The foundation’s investments in closing the coverage gap reinforces for me how much risk there is in doing nothing: The risk of not fulfilling the organization’s mission; the risk of staying silent on issues that have an impact on people’s health and well-being; and the risk to our effectiveness of passing on an opportunity that has been shown to yield tremendous outcomes.

Brenda Sharpe:  Other examples from the past year that come to mind include the foundation’s investments in supporting immigrant and refugee health. More than a year ago, we convened a group of community leaders with direct experience working with immigrants and refugees in our service area to learn about the resources available and the barriers that limited health care access. The group helped us organize a 2017 Summer Series on Immigrant and Refugee Health -- three forums that looked at legal issues, culturally competent behavioral health services, and new tools for promoting welcoming communities. Nearly 300 people attended the series. At the end of 2017, the foundation awarded three grants totaling $160,000 to focus attention and action on eliminating barriers to coverage and care for those populations. This body of work laid a great foundation for future investments to improve health of these highly vulnerable and underserved populations.

Because of the willingness of the REACH Board to broaden its perspective on risk, REACH was able to join a $2.25 million multi-funder investment aimed at voter engagement. The Integrated Voter Engagement Initiative -- IVE for short -- is a three-year commitment we made with the Kansas Health Foundation and the Health Care Foundation of Greater Kansas City to support an initial cohort of 10 organizations to engage disenfranchised residents and voters on issues that affect their health and well-being. This initiative built on earlier “one-off” IVE investments REACH had made in Missouri and Kansas. When we work together, we can accomplish so much more.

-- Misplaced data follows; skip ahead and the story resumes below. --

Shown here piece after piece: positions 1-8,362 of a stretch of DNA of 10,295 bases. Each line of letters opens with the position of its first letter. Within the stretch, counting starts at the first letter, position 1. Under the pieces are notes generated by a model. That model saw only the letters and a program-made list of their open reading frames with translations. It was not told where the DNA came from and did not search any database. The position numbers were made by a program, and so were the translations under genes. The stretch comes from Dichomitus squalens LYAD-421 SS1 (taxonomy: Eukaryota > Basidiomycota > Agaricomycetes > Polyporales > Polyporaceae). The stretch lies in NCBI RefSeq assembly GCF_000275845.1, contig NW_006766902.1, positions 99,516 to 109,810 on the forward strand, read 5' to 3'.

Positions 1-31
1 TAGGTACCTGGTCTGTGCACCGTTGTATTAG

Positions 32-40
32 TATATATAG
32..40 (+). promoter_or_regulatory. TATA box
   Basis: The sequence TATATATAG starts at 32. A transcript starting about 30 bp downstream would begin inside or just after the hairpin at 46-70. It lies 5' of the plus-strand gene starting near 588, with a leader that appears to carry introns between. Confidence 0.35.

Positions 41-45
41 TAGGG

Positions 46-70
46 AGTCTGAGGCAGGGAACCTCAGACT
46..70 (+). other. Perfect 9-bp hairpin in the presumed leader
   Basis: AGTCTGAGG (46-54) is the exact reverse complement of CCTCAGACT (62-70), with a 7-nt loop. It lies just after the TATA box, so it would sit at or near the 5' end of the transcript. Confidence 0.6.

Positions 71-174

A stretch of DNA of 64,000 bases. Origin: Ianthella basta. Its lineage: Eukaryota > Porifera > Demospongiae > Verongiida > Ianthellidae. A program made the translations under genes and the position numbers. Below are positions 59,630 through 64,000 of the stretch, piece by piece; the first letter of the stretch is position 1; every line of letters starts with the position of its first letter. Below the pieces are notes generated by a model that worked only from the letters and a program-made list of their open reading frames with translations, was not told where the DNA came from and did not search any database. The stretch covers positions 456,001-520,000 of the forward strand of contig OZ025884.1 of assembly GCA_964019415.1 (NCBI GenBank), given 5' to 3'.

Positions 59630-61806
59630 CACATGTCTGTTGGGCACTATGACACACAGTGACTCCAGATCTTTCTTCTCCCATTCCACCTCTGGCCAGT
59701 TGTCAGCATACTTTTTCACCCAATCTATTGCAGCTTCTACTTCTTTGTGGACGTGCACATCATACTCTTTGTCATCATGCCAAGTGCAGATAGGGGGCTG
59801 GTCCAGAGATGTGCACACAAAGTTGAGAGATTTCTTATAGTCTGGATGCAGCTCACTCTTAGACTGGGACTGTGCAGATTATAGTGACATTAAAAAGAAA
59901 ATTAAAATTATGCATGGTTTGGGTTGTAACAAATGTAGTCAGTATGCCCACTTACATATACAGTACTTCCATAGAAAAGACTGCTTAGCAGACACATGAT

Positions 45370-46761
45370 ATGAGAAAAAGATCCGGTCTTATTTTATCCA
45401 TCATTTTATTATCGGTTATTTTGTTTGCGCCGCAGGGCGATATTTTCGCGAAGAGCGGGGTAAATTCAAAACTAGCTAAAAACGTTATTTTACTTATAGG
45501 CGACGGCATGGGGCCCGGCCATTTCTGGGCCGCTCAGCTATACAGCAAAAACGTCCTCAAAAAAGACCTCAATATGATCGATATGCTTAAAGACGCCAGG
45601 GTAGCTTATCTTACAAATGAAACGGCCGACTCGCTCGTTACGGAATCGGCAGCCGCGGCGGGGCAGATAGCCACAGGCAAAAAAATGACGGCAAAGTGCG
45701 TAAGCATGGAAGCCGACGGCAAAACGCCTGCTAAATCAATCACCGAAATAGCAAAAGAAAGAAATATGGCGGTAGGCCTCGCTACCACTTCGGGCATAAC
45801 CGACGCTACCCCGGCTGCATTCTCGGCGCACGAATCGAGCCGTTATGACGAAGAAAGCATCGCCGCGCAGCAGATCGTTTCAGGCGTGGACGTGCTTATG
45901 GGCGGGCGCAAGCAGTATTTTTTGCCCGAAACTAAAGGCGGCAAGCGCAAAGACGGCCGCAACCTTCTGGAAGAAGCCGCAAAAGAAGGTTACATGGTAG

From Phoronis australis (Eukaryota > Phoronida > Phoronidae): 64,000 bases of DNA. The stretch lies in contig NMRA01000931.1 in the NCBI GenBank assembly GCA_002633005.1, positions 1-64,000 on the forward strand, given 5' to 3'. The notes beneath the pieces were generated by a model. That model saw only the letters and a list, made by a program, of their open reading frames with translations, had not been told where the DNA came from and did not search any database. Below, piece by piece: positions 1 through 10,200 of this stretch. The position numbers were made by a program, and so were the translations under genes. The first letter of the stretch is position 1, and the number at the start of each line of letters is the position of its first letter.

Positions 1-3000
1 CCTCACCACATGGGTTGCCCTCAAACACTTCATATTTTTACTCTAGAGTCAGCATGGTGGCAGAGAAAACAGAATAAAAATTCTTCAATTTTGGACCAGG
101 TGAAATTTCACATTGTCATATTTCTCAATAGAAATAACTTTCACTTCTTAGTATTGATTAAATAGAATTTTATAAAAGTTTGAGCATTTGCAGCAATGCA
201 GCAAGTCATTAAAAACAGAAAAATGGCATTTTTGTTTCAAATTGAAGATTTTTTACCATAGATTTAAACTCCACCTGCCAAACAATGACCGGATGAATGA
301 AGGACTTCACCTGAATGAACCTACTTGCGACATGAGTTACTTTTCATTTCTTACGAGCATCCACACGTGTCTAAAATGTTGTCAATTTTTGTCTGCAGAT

In my own leadership role, I am grateful for our Board and a highly engaged staff that challenge and join me in a continuous endeavor for equitable access to quality and affordable health care. Watching from the sidelines as people struggle is not acceptable. I’m proud to say our work in philanthropy is, and will continue to be, about funding change.

We still have a lot of work to do, and more to learn. So we continue to invite your thoughts and ideas for how we can more effectively accomplish our mission. Looking forward to 2018!

Dana Abraham, Chair

Brenda R. Sharpe, President & CEO